And kvell I did, and justifiably so, because Naomi’s performance as the Hat Seller was (if I do say so myself with grandfatherly pride) just perfect! Congratulations, Naomi, on a terrific performance and congratulations, too, to all the other members of the cast and company who made this such a memorable experience. I look forward to seeing your next show in 2011.

Saturday, August 7, 2010

Broadway: Come Fly Away

Last night, we saw Come Fly Away at the Marquis Theatre, and it was wonderful. Conceived, choreographed and directed by Twyla Tharp and with recorded vocals by Frank Sinatra, it is a music, song and dance extravaganza paying homage to Ol' Blue Eyes with some amazing choreography by Twyla Tharp.

Twyla Tharp’s choreography is incredible, requiring of the show’s dancers a level of balletic grace, athleticism and gymnastic skill, seemingly beyond normal human ability to execute – and yet, without exception, every member of the troupe was up to the task. If I had to single out anyone for special praise, it would be the comic couple Laura Mead (Betsy) and Charlie Neshyba-Hodges (Marty) and the sexy Laurie Kanyok (Kate) who filled in for Karine Plantadit on the evening we saw the show. (Amazingly, Ms. Kanyok usually dances an entirely different role, that of Babe, in matinee performances.) (My singling out Ms. Mead, Mr. Neshyba-Hodges, and Ms. Kanyok for special accolades is not meant to disparage any of the other performances, all of which were absolutely first-rate.)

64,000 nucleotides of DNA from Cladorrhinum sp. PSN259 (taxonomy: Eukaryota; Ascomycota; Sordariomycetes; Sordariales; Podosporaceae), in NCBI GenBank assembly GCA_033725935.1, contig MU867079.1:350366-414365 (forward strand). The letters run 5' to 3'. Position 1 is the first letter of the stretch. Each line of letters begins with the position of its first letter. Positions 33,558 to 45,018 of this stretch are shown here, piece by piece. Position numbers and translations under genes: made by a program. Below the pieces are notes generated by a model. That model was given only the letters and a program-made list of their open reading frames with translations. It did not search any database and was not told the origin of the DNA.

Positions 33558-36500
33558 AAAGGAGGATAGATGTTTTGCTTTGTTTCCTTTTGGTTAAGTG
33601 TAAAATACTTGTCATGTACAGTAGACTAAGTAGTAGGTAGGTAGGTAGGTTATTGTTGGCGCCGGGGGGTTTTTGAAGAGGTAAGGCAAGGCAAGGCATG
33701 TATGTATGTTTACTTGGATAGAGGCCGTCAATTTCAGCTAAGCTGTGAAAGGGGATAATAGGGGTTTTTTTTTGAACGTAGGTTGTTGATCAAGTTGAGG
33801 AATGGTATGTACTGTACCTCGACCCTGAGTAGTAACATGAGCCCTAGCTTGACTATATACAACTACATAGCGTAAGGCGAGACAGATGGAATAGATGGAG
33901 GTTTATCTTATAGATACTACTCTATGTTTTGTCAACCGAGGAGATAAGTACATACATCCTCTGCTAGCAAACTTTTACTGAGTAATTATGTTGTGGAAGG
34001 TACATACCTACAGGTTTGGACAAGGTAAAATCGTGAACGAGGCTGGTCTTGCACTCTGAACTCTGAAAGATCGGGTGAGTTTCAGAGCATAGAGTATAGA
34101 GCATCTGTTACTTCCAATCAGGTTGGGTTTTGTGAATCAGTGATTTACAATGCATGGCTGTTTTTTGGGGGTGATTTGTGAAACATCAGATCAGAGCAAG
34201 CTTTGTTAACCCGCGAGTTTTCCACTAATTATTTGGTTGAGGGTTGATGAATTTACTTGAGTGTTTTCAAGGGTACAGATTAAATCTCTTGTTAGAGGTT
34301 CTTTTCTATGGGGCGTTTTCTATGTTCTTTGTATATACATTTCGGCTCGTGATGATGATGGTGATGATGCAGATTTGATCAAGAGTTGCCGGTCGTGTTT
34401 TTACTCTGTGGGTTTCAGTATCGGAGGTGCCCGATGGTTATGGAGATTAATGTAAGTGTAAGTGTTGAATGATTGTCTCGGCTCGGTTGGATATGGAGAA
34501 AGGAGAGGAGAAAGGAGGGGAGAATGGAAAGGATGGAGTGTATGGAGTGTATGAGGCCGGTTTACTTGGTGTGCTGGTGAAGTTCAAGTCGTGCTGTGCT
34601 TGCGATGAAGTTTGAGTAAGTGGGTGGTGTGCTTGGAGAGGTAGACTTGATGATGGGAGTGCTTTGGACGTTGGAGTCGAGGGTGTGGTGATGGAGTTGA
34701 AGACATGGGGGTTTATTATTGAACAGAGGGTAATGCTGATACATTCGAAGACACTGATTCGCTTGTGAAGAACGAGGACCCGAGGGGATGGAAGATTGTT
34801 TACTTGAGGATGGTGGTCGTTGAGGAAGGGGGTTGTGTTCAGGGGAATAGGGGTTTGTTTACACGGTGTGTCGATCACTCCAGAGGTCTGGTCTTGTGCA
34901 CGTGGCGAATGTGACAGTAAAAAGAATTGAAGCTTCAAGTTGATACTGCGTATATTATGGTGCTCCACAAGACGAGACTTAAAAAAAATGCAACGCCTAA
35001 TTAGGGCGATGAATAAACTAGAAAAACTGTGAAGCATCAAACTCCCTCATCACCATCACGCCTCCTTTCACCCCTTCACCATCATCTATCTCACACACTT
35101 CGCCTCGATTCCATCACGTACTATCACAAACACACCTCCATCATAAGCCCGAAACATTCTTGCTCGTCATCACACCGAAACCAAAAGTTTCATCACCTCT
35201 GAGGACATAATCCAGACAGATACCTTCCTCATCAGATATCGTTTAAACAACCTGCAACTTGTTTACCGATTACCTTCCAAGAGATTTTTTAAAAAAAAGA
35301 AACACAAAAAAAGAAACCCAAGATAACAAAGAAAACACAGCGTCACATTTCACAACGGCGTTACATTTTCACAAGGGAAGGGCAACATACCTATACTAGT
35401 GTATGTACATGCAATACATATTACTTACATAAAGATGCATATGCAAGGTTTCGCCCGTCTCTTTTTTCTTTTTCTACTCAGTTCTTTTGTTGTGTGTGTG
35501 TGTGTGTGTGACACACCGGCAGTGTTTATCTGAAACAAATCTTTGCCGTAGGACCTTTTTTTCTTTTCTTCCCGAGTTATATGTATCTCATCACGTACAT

The show consists of more than thirty musical numbers, all set in a 1940s style bar-nightclub and danced to the recorded music of many of Frank Sinatra’s classic songs including “Body and Soul,” “I’ve Got You Under My Skin,””Witchcraft,” “Makin’ Whoopee,” “Just Friends,” “One For My Baby,” and dozens more, culminating, as you might have guessed, with “My Way” and “New York, New York.” Sinatra’s recorded vocals are also supplemented by wonderful live musical renditions of some of his tunes by Hilary Gardner, the evening’s Featured Vocalist, sometimes as solos and sometimes as duets with Sinatra. Ms. Tharp’s genius is reflected in the manner in which she has seamlessly married Sinatra’s recorded music and Ms. Gardner’s live renditions and then integrated those vocals equally seamlessly with her dances.

The Come Fly Away Band, conducted by Russ Kassoff, is also deserving of considerable praise. Several of the brass soloists were truly outstanding.

One caveat: despite everything I’ve said, not everyone will be as enthusiastic about this show as I am. The show has no plot, no real structure and no dialogue and those who insist that a “Broadway Musical” must have those attributes may be disappointed and feel shortchanged. But if you go to this show not expecting a traditional “Broadway Musical” but rather an exciting musical event, a great song and dance entertainment, if you will, then I think you’ll agree that this is simply one fine show. And that goes for everyone, “seniors” and “juniors” alike - although if you are of an age to recall “Ol’ Blue Eyes,” you will probably enjoy the experience even more.